Sue Knight, Nicholas Brealey Publishing, £12.99pb, 259pp
Review by Mark McKergow
Sue Knight's previous book "NLP At Work" has long been a favourite recommendation of mine to NLP newcomers wanting ideas to use in a business context. Would her latest work, subtitled How to Model What Works in Business to Make it Work for You, match up?
By taking modelling as her central theme, Sue Knight has finally grasped the nettle which has deterred so many in the past. NLP has always been about, and the result of, modelling. Yet I can think of no single mainstream NLP book which really addresses this strand, although Martin Roberts' recent pieces for Rapport and Robert Dilts' "Modelling with NLP" are starting to examine it. However, I find it somewhat ironic that a business book is finally the one to appear. Perhaps business folk are more concerned with results than with theoretical purity, in contrast to some other professions? This book is very clearly about results first, and technique in support of results, rather than instead of them.
The book is structured in two parts. The first deals with the Modelling Process itself, while the second examines various Applications of NLP to Business. I think this is a pretty shrewd juxtaposition - the enthusiasts for process can enjoy the first part, while those who may yet to be convinced of the power of their own thinking can go straight to a relevant place in the second. And while there's not much NLP that's new, the whole thing is alive with Sue's stories, examples and anecdotes which help the reader build their understanding.
The section on the modelling process starts off nicely with the idea that modelling is something which effective people do anyway. The chapter on "How to Model" addresses the kinds of things which might be interesting to a modeller (thoughts, beliefs, actions), and a bit on how to go about modelling - including asking your subject to do the business rather than talk about it. TOTE patterns are also included here. We then move on to "thinking about thinking", filters and metaprograms, including big/small chunk, past/present/future and many others. VAK is addressed in terms of thinking styles too, with nice up-to-date examples from racing driver Michael Shumacher.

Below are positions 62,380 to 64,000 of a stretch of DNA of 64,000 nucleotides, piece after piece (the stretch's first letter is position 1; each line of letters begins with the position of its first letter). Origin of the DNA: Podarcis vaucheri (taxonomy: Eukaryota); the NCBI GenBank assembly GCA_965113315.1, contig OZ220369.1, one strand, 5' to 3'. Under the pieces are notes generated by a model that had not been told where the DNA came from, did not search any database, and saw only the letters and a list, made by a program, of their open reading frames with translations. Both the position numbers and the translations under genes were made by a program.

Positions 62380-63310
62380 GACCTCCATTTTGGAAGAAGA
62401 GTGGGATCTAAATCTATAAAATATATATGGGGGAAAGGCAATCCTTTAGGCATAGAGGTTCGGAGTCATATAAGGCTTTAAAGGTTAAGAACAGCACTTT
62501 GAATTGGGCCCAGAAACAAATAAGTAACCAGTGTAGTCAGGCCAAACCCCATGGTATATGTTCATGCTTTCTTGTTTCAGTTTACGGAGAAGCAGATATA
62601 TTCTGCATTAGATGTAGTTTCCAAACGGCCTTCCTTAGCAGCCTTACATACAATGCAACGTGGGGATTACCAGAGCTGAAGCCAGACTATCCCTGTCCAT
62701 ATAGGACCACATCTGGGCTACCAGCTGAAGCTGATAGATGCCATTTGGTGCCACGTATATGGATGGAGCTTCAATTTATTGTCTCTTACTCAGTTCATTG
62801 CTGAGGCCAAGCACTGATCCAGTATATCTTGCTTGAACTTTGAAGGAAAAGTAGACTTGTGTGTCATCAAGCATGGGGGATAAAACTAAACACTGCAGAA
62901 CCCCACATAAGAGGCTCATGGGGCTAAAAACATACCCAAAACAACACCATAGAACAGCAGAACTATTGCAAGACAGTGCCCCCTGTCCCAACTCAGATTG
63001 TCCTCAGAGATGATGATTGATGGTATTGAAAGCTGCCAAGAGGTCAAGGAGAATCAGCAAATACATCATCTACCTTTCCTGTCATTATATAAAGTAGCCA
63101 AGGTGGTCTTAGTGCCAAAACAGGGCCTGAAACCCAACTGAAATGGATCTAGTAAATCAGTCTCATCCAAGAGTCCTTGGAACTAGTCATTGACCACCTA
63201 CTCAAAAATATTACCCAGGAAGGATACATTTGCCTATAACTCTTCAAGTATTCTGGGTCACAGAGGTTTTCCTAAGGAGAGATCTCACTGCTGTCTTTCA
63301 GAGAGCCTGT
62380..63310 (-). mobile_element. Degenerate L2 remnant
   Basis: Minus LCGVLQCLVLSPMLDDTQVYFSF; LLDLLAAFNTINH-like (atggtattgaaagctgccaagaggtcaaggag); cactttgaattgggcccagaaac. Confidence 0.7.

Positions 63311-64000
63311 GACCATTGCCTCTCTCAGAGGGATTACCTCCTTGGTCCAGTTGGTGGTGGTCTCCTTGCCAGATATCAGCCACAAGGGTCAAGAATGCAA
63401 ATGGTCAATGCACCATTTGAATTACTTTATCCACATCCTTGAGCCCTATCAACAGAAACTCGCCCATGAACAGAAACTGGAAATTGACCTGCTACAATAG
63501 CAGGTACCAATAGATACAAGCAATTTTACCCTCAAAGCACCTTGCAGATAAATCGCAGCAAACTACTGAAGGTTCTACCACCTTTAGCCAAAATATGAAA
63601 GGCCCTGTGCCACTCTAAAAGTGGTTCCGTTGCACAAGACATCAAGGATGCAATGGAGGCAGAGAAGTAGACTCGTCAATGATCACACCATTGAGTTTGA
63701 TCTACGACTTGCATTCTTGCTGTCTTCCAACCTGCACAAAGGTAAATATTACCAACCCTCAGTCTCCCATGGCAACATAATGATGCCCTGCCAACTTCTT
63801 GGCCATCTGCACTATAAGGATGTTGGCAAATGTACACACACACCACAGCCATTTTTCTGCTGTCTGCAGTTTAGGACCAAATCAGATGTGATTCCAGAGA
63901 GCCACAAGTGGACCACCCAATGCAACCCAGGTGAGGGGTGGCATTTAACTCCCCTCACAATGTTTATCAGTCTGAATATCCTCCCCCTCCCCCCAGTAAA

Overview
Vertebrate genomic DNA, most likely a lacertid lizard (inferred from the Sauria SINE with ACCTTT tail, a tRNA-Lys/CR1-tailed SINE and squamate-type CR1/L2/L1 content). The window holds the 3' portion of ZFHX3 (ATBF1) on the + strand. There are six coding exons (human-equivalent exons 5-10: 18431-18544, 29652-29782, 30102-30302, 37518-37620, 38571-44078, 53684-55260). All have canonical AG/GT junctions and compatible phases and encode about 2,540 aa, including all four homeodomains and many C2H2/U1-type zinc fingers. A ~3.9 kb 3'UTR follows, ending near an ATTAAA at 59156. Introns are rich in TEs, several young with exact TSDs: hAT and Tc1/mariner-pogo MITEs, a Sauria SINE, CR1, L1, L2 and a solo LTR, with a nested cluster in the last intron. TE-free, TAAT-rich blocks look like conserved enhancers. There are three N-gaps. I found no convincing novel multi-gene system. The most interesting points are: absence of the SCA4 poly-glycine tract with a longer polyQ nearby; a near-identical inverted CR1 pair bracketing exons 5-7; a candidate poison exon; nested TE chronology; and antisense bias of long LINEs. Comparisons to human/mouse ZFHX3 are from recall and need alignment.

VAK comes into the next chapter on language as well, which draws attention to the fundamentally metaphorical nature of language. Sue gives some good modelling questions here, keeping a balance between practicalilty and the "big ideas". Finally, neurological levels is presented as a good framework for modelling. I particularly like the "extra" bit here on "environmental metamessages" - the ways in which small details of offices can speak volumes about the culture of the organisation for better or worse.
The applications section starts with some general and well made observations about the context which NLP occupies in the business sector. Sue Knight goes on to examine teams, selling, training, coaching, telemarketing and leadership through her NLP lens. As ever, these sections are packed with real-life case studies which help bring the material to life as well as pointing up Sue's experience and authority.
Sue has retained the jargon-free style and good visual presentation of her first book, and this work is easy to read and navigate. It is well aimed at a wide market - a good place for new or newish readers to start, and maybe not one for the archbishops. I was glad to see eye accessing cues relegated to an appendix - maybe next time we can go one step further and leave it out altogether?
So, Sue Knight hits the target once again. Finally we have a book focussed on modelling - the key part of NLP, and not always the most obvious - for the informed leader and manager. It's crammed with great examples from actual organisations, and places NLP in context alongside MBTI, TQM and other existing ideas. The book deserves a place in any forward-thinking manager's schedule.
This review was originally published in NLP World Vol 6 No 2 pp 81 - 82 (1999)
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